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Misinterpretation of meaning and intended use of potentially preventable readmissions
  1. Norbert Goldfield1,
  2. Richard Averill2,
  3. Richard Fuller1,
  4. John Hughes3
  1. 13M HIS, Wallingford, Connecticut, USA
  2. 2The Hesperium Group, London, UK
  3. 3Department of Medicine, Yale University School of Medicine, New Haven, Connecticut, USA
  1. Correspondence to Dr Norbert Goldfield, 3M HIS, 100 Barnes Rd, Wallingford, CT 06492, USA; nigoldfield{at}

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The article ‘Do pneumonia readmissions flagged as potentially preventable by the 3M PPR software have more process of care problems?’ by Borzecki et al concluded that ‘PPR categorization did not reflect expected differences in quality of care’.1 Unfortunately, the design of the study was based on a misinterpretation of the meaning of the potentially preventable readmissions (PPR) categorisation as well as its intended use.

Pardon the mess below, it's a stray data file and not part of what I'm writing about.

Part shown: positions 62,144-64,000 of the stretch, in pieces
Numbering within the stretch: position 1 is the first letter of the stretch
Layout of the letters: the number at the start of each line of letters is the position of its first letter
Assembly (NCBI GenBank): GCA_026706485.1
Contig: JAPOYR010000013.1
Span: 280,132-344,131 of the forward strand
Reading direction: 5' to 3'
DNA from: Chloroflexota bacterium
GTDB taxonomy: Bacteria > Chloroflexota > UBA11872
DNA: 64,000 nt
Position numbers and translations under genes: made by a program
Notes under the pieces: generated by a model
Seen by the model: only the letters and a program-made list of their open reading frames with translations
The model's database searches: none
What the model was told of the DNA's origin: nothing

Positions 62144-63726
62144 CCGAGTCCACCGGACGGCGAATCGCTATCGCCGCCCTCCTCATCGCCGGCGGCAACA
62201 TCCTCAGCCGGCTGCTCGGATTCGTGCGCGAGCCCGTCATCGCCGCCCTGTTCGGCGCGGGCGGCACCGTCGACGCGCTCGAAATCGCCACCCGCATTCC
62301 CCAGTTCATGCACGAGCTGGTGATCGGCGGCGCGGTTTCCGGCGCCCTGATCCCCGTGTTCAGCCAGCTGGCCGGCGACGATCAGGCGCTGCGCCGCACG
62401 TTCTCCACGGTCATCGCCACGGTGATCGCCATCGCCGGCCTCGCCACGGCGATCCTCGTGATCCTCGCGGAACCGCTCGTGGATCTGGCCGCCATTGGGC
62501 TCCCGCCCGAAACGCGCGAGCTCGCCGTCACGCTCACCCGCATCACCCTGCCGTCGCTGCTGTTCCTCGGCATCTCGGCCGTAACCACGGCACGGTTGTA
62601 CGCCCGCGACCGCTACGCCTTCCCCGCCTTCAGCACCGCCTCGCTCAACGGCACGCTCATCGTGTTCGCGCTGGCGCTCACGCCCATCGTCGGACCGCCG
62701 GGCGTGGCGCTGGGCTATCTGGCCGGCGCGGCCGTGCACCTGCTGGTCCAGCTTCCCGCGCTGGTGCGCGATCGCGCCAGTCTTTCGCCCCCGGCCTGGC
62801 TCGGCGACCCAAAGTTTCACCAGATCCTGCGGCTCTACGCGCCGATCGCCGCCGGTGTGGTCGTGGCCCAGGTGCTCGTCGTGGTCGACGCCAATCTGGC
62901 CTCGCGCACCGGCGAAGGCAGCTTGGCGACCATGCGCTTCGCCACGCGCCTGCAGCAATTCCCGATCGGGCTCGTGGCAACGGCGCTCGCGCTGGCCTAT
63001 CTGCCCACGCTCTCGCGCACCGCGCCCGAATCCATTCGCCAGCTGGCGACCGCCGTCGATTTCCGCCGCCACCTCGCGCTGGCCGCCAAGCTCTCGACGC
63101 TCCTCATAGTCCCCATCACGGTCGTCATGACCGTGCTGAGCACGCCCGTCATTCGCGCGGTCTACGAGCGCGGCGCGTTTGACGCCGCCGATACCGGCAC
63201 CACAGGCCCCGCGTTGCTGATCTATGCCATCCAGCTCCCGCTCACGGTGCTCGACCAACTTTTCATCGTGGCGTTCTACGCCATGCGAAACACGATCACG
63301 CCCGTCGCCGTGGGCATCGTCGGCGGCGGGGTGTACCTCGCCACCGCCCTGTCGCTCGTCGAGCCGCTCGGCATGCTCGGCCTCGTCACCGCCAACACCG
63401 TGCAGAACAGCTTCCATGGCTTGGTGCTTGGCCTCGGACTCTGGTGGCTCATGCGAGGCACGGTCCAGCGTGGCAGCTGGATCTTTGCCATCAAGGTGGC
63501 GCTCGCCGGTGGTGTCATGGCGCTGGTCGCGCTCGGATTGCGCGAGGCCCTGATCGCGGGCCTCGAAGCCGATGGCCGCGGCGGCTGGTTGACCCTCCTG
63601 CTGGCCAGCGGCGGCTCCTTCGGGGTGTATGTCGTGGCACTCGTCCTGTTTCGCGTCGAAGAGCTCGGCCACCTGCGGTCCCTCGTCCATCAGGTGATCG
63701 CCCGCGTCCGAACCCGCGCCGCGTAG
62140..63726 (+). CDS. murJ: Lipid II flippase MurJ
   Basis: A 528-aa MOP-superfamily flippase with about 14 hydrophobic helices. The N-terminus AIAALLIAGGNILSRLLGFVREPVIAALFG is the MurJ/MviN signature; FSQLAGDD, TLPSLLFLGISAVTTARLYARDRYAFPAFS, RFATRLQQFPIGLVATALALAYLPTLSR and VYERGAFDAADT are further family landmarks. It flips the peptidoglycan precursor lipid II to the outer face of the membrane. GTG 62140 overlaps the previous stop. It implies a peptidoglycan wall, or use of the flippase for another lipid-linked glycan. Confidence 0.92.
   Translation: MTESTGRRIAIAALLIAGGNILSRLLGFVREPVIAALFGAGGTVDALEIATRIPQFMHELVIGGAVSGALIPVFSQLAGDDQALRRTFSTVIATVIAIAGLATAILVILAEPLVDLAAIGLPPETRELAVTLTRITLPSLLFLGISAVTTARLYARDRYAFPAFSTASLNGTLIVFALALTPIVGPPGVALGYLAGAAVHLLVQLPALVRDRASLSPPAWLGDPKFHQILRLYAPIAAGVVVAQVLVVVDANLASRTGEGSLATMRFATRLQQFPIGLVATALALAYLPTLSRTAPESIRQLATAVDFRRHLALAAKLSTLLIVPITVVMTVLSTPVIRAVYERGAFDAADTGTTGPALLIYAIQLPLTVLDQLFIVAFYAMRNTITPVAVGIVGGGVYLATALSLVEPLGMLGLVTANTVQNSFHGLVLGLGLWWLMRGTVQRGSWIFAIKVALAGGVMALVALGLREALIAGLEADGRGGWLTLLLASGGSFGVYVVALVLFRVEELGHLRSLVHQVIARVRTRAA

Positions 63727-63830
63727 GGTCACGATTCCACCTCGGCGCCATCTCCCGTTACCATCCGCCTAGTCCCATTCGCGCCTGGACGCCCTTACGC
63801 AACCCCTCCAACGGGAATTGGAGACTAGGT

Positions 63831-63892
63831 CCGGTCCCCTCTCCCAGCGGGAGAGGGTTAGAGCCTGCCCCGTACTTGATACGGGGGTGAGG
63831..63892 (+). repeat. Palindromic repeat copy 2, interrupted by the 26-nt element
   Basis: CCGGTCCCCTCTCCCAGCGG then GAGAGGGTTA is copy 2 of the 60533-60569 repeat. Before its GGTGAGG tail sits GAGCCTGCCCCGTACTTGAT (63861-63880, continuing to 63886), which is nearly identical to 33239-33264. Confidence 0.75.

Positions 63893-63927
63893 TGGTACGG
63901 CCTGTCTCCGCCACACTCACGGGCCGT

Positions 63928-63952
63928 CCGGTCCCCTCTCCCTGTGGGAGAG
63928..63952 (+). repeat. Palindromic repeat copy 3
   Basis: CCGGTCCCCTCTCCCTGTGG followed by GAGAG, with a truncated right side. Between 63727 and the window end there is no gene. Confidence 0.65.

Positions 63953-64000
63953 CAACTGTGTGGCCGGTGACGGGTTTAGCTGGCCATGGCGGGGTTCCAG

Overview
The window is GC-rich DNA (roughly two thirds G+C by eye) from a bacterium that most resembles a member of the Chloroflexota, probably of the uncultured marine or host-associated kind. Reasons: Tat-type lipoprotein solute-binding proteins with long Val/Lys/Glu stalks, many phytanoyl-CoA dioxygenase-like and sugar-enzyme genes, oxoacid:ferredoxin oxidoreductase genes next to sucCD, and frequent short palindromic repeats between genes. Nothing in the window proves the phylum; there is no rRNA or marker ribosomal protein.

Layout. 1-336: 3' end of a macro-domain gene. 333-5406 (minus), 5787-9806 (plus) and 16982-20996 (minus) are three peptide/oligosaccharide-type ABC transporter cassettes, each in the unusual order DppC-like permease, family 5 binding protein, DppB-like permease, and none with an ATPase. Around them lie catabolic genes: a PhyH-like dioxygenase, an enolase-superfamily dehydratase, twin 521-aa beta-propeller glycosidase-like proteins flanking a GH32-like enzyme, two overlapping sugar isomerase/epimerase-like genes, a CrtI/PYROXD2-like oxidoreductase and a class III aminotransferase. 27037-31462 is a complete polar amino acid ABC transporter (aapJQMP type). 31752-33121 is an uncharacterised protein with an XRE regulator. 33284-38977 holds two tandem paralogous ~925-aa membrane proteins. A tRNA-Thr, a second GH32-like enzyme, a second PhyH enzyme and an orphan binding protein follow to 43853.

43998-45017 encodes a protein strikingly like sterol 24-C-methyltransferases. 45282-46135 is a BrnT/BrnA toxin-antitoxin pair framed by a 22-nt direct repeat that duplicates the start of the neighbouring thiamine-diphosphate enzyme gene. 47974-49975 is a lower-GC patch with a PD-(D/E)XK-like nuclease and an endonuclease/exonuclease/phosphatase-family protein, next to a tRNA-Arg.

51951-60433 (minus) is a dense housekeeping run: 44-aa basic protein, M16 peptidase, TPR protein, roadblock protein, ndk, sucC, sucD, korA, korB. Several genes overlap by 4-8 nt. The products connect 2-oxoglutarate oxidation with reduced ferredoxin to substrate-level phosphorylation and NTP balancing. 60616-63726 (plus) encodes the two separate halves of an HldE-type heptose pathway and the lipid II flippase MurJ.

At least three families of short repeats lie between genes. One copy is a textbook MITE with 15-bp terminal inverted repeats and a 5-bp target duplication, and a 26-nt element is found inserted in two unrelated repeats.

Study design

Following discharge of a patient with pneumonia, there are three possible outcomes: the patient is readmitted for a condition that is categorised as a PPR, for a condition that is categorised as a non-PPR or the patient is not readmitted. A readmission is categorised as a PPR if there was a reasonable expectation that it could have …

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  • Competing interests We are the developers of the PPR methodology described in this article.

  • Provenance and peer review Not commissioned; internally peer reviewed.

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